Chattanoogans Reporting Symptoms Of New Food Allergy To Local Allergist

Tuesday, December 11, 2012
Dr. Susan Raschal
Dr. Susan Raschal

Covenant Allergy and Asthma Care has reported evidence of a new type of food allergy in the Chattanooga area that actually stems from a tick or chigger bite. In the past month, three patients presented to Covenant’s East Brainerd office with reports of a recent tick or chigger bite along with hives, itching, difficulty breathing, and/or symptoms of a severe allergic reaction called anaphylaxis. 

“We are seeing symptoms of an allergic reaction to mammalian meat,” said Susan Raschal, DO, a board-certified allergist in Chattanooga. “But the allergic reaction doesn’t happen until a person is first bitten by a tick or chigger and then later ingests the meat that comes from a mammal such as beef, pork, lamb, venison, goat or bison.”

Researchers at the University of Virginia recently discovered that when certain people are bitten by ticks or chiggers, the bite appears to set off a chain of reactions in the body.  One of these reactions is the production of an allergic class of antibody that binds to a carbohydrate present on meat called galactose-alpha-1, 3-galactose, also known as alpha-gal.  When a person with the alpha-gal antibody eats mammalian meat, the meat triggers the release of histamine.  Histamine is a compound found in the body that causes allergic symptoms like hives, itching and, in the worst case, anaphylaxis (a reaction that leads to sudden weakness, swelling of the throat, lips and tongue, difficulty breathing and/or unconsciousness).

“This is the first time we have seen this particular food allergy in our office, and I haven’t heard of any other cases in the area,” said Dr. Raschal. “After patients said their symptoms came several hours after ingesting the mammalian meat, we knew this wasn’t a typical food allergy. Most known food allergy reactions can cause the same symptoms but are immediate.”

Recently, researchers at the University of Virginia first discovered the connection between anaphylaxis and the use of a cancer treatment called cetuximab.  Anaphylaxis to this medication was only occurring in regions in the southeastern United States that have a specific tick, the lonestar tick.  Later, research revealed that these patients had experienced tick or chigger bites and had developed an allergic antibody to alpha-gal.  Alpha-gal is present in all lower mammals such as beef, pork, and lamb, thus causing a food allergy for patients with the alpha-gal antibody if they consume the meat of these animals.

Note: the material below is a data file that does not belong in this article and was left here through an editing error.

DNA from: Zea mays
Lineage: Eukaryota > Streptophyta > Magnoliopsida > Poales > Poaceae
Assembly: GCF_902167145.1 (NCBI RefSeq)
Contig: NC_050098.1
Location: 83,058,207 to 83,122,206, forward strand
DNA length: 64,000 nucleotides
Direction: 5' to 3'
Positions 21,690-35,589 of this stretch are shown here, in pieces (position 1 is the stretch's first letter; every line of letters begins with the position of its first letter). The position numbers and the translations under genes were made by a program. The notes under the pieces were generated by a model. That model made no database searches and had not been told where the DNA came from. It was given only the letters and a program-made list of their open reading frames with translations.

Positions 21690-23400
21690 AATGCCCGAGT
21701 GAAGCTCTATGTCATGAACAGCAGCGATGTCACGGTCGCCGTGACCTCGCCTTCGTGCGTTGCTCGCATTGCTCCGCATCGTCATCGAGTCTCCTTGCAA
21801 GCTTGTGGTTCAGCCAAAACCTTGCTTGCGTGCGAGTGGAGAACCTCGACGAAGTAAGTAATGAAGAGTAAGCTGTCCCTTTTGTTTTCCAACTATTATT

“Currently we are treating this with epinephrine, which causes the allergic reaction to subside and go-away,” said Dr. Raschal. “The only way to prevent this allergic reaction is to avoid mammalian meat. Usually, levels of the alpha-gal decrease over time if the person doesn’t receive any other tick or chigger bites.”

For additional information regarding this topic, please contact Kelly Davis at Covenant Allergy and Asthma Care.


Inaugural LIFE FORCE Call Of The Year Awards Recognize Regional EMS Providers

Erlanger Health System’s air medical program, LIFE FORCE, held a ceremony to honor local EMS heroes who have gone above and beyond the call of duty in the inaugural Call of the Year awards during national EMS Week. LIFE FORCE flight crew members and awards committee selected outstanding calls in the categories of Medical, Pediatric and Trauma.   Medical Call of the Year ... (click for more)

Cherokee Health Systems' Chief Clinical Officer To Participate Best Practices Study

Parinda Khatri, PhD, Cherokee Health Systems’ chief clinical officer, has been selected by the University of California, Berkeley, School of Public Health to join an advisory group of health care professionals that will travel to Spain next month to conduct in-depth research on best practices in health care delivery.   Dr. Khatri will join professionals from ... (click for more)

Bryan Johnson, Timothy Gadson, Stuart Greenberg, Wayne Johnson, Kirk Kelly Are Superintendent Finalists

Bryan Johnson of Clarksville, Tn., was the top vote-getter on the opening round of balloting for Hamilton County school superintendent. The chief academic officer for the Clarksville-Montgomery County School System was on the ballot of all nine school board members at a special meeting on Thursday afternoon. Others who made the cut were Timothy Gadson, a Minnesota educator; ... (click for more)

Man Shot In Home Invasion Early Wednesday Morning

A man was shot in a home invasion early Wednesday morning.   Chattanooga Police responded to a person shot on the 6000 block of Arlena Circle at 4:40 a.m. Upon arrival, police located the victim, Edward Greatheart, 41,  who was suffering from a non-life threatening gunshot wound.   Mr. Greatheart was treated on the scene and transported to a local hospital ... (click for more)

Life For Our Ancestors In 1890

May 26-27 is the 1890’s Day Jamboree in Ringgold. I encourage any reader to attend and enjoy that wonderful community. I love having grown up in Northwest Georgia and celebrating our veterans, including both of my grandfathers who served in WWII.  But I also want to describe how the 1890’s were for my ancestors, living here in a singularly turbulent time. Based on, among ... (click for more)

Roy Exum: Governor Haslam, Please!

AN OPEN LETTER TO GOV. BILL HASLAM … Greetings to you, my friend. You know with one more year on the course we have sailed during your two terms as the leader of our state you will go down as one of the greatest governors we have ever had. It stands to reason you eye Lamar Alexander’s Senate seat, but whatever you do it will be hard to replicate your service to Tennessee and ... (click for more)